Wednesday, 24 June 2015

Highlights from PyData London 2015

PyData London 2015 took place last weekend, hosted at the shiny Bloomberg offices in London. It was a great experience, full of knowledge sharing and friendly discussions: all the photos taken by Florian Rathgeber are here to testify, and soon videos of the talks should follow. Thanks a lot to the NumFOCUS Foundation, whose motto is "Open code, Better science", for making this event possible.

Among the memorable talks was the one from Juan Luis Cano Rodríguez on Jupyter (see abstract) and the role of IPython notebooks for reproducible science. With all his energy and love of Python, this little guy will fly far. The key idea behind the notebooks is to display and run your code in the browser, embedding the output in the page, be it simple numbers or complex graphics. When the Python (or R/Julia/...) kernel is shut down, the page becomes frozen and ready to be shared. Others can quickly browse it or re-run the code as they wish. Just provide a link to download the input data and you have the perfect mix for reproducible experiments. See here for a live demo in the Nature journal.

PyData London 2015 Conference
Juan starting his talk on Jupyter.

The second talk which just made my day is Romain Guillebert's presentation on Pypy (see abstract), an alternative implementation to CPython, and pymetabiosis, a bridge between CPython and Pypy. He ran a Sobel edge detection coded in pure Python on images stored as python lists: roughly speaking, CPython was running at 2 seconds per frame and Pypy at 25 frame per seconds. To remove any doubt, he did it both with a recorded video and a live feed from his webcam. If all it takes is s/python/pypy/, then I take it: it is much less code adaptation than all the alternatives proposed in the high performance talks (e.g. numpy, numexpr, numba and cython). Guido Van Rossum mentioned it when he came to Imperial: if Python is slow, use Pypy. Romain did a perfect demonstration of it. Of course, Pypy is not ready yet. But shall we switch to a new and faster language where image processing packages might be non-existent or in their infancy, such as Julia, or shall we instead spend our efforts making Python faster? Furthermore, there are companies interested in a faster Python implementation, such as Lyst (where Romain works) who are giving a try at Pypy, or Dropbox (where Guido works), who are working on Pyston, their own implementation of Python. There is the cost of porting existing code, and is it worth losing the simplicity of the Python syntax? Be it Julia, Pypy or others, the global switch will happen when a certain critical mass is reached, both in term of user community and maturity of key packages. It is a good time to choose a side.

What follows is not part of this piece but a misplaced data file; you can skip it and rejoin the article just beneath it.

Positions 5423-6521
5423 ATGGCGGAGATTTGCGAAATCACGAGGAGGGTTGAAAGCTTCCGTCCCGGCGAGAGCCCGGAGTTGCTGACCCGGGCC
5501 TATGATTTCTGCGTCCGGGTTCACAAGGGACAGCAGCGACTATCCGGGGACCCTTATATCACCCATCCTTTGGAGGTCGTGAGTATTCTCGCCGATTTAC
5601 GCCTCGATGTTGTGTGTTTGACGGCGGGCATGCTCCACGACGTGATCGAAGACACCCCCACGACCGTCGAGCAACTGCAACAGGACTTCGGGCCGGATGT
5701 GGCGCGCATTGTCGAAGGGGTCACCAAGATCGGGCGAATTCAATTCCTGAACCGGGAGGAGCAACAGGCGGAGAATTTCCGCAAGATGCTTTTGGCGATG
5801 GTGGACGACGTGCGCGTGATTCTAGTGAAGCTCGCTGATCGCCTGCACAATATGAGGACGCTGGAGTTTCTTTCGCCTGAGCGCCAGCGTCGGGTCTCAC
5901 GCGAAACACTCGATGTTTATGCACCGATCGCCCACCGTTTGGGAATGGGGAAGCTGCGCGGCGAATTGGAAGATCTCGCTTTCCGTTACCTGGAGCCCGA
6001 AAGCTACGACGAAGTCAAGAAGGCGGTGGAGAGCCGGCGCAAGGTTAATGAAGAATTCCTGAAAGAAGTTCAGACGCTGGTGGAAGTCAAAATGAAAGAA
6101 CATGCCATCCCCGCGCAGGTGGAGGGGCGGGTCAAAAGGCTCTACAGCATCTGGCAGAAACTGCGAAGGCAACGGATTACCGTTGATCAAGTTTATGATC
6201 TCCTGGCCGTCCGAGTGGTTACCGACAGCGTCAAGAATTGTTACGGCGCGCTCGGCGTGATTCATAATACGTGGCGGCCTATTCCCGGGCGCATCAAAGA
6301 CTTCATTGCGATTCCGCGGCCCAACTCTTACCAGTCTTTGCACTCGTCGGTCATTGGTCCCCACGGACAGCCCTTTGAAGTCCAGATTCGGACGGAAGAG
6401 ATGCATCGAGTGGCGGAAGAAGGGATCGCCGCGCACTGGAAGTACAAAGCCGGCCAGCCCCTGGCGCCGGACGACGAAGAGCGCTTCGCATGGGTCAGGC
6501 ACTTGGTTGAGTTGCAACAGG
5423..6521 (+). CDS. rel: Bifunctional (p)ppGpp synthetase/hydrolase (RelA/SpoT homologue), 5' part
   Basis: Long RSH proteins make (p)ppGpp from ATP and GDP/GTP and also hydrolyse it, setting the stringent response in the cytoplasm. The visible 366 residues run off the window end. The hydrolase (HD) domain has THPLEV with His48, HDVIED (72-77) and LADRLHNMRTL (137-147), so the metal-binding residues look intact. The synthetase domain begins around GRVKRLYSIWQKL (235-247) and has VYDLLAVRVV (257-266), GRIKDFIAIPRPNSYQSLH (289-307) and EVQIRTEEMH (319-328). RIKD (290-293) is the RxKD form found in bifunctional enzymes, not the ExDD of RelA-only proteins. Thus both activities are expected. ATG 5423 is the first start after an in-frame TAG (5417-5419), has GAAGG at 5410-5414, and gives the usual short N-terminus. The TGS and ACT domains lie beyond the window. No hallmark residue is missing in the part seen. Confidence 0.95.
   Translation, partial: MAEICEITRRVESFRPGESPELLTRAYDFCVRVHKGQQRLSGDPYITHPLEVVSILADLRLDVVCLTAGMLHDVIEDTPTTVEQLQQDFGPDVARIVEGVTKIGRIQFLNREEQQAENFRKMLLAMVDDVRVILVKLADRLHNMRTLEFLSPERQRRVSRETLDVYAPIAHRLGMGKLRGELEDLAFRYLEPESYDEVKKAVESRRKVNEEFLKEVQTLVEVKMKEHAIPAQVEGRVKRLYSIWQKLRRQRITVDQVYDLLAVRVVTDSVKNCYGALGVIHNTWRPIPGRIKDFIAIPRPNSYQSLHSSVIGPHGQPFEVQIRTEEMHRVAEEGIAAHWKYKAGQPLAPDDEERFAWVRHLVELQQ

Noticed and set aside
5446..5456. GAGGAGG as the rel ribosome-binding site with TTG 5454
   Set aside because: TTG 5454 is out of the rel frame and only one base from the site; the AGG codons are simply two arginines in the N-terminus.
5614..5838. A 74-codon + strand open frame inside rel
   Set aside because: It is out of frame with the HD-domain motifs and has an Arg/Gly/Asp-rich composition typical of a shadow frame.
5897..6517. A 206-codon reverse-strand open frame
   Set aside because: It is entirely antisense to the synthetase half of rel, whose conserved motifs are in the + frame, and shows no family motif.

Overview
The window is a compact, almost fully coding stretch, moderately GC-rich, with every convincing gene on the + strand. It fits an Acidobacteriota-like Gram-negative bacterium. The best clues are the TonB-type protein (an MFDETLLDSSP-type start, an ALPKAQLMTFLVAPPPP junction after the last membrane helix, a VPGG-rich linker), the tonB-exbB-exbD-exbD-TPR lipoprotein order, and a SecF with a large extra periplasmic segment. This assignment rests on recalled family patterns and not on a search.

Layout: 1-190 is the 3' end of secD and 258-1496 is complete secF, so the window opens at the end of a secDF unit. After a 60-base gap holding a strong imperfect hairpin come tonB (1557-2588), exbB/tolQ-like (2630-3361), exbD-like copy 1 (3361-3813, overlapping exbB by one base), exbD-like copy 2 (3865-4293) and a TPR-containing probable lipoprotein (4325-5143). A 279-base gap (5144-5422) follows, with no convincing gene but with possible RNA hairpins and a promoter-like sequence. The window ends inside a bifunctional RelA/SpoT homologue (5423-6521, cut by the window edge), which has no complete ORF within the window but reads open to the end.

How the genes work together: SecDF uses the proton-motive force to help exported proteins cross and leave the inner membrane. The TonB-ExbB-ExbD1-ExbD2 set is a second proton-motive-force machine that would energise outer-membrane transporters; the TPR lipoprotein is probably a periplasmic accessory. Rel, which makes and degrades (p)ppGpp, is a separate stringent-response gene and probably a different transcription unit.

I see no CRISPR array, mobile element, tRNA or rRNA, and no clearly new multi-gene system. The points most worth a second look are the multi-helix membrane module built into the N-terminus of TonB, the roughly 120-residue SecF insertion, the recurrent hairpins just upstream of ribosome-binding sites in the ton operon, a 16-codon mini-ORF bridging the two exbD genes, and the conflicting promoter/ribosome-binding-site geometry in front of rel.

Saturday, 20 December 2014

Medical Image Analysis IPython Tutorials

As the Christmas break approaches and the Autumn term will soon be over, I am glad that I've been given the opportunity to feature on this blog the teaching material for the course Medical Image Computing that was newly introduced this year at Imperial College. This course, taught by Prof. Daniel Rueckert and Dr. Ben Glocker, aims to provide MSc students with the necessary skills to carry out research in medical image computing: visualisation, image processing, registration, segmentation and machine learning. The lectures were accompanied by tutorials in the form of IPython notebooks developped by Ozan Oktay, using SimpleITK to process medical images in Python and scikit-learn for Machine Learning. These tutorials are made available on github. They provide an introduction to medical imaging in Python that complements SimpleITK's official notebooks.